******************************************************************************


Alan clearly has a valid point.  The FlyBase group has discussed this
particular case and has come to the conclusion that on the basis of
the much more common usage of Ser, both in stock lists and in recent
publications, the community would be much better served by retaining 
the gene name Serrate and the gene abbreviation Ser, and by renaming
all Bd alleles as alleles of Ser.  This renaming will appear in the
next updating of the genes lists on the IUBio Gopher FlyBase files
(which will be called genes94).  It will take somewhat longer to 
implement changes to the FlyBase stock lists to make them consistent
with the updated genes and aberrations standards.  We hope to 
implement all of these changes by the summer or fall of 1994.

Some conflicts in names are inevitable, since allelism of two 
independently named entities is only realized after several years 
of research; this was exactly the case for Bd and Ser.  The other 
class of conflicts emerge when someone knowingly alters a gene name. 
(I confess remorsefully that I've been guilty of this trespass myself.)  
We wish to note that such conflicts must be resolved for the integrity
of the data in FlyBase, and that we will do so on a case by case basis.
As has been the tradition, unless there is a highly compelling 
justification to do otherwise in a specific case, we will continue 
to resolve conflicting names in favor of chronological precedence.

We recognize that it is vital to have a path that takes a user from 
an old name to its currently accepted form.  Users may well only know 
a gene by its old name.  We deal with this through the use of
synonyms.  We have already implemented a synonym table which is
available through the FlyBase gopher server.  Ultimately, when the full 
relational structure of FlyBase has been implemented, it should be 
possible to automate the process of connecting old names with their 
now-accepted synonyms through this synonym table.  We plan to build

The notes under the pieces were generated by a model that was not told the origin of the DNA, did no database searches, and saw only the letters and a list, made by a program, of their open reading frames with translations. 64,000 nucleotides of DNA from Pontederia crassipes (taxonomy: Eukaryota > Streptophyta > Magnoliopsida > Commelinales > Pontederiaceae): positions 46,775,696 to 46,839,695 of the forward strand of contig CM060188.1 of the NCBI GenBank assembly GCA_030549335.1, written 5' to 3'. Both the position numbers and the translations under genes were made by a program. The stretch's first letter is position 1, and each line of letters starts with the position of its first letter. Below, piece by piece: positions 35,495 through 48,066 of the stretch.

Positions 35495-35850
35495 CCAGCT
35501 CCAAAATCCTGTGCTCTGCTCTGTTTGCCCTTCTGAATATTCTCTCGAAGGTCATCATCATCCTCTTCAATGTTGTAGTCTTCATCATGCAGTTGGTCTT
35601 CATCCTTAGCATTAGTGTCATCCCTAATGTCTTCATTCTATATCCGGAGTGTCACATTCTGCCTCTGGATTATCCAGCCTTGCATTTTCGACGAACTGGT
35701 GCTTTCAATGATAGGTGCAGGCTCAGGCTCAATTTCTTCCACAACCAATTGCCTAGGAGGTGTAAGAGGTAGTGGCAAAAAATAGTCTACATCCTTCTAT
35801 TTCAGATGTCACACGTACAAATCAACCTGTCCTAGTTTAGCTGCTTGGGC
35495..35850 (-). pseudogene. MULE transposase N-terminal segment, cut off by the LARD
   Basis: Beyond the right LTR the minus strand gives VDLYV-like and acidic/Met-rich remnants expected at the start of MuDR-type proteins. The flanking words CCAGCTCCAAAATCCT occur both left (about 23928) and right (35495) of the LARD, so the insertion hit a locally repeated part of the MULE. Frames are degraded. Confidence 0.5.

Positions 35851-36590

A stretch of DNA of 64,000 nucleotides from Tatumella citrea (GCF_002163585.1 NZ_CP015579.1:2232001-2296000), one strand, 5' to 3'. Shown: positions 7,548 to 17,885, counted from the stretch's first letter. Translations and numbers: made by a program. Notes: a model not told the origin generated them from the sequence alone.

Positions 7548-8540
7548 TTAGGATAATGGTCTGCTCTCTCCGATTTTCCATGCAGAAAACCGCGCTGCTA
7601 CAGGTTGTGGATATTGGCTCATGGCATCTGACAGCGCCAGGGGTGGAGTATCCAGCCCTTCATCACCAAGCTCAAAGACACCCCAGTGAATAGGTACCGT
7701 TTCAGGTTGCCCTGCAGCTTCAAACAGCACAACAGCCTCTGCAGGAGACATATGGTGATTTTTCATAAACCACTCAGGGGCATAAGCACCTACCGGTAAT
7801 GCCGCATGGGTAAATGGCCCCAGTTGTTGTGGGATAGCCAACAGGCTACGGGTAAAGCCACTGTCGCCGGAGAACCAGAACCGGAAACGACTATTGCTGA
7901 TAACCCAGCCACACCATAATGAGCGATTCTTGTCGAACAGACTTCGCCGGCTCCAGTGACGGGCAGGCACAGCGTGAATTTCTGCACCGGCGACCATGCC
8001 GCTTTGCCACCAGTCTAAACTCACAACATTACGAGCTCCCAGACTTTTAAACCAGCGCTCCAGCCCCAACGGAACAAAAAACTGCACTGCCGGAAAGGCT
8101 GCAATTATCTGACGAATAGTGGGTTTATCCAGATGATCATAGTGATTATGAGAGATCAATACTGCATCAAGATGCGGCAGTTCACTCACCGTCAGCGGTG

FlyBase in such a way that the user can query with any version of the 
name and still get connected to the right gene (or allele or aberration, 
etc.).



******************************************************************************

At another point in Alan Christensen's reply, he says:

>There are inconsistencies in the Red Book that don't seem to cause problems,
>most notably the peaceful coexistence of fa, Ax, Co, l(1)N, nd, spl, and N
>under the umbrella of Notch.  These have not been renamed N[fa], N[Ax], etc.
>This may not be the proper way to do it, but it seems to work.  

Actually, for systems such as Notch, we have rationalized their 
representation in the current genes93 directory of FlyBase.  You
will note that indeed fa has been renamed N[fa], Ax has been renamed
N[Ax], etc.  Since Notch is clearly a single gene by any reasonable
definition, we felt these changes were vital to developing a logical
relational database structure.


We appreciate the points that Drs. Fuyama and Christensen have raised, and
encourage members of the community to use the bionet.dros bulletin board to 
bring up other broad or focused issues of concern to the fly community, or 
to correspond with FlyBase directly (at flybase at morgan.harvard.edu) as they
prefer.

Sincerely,

Bill Gelbart  (for FlyBase)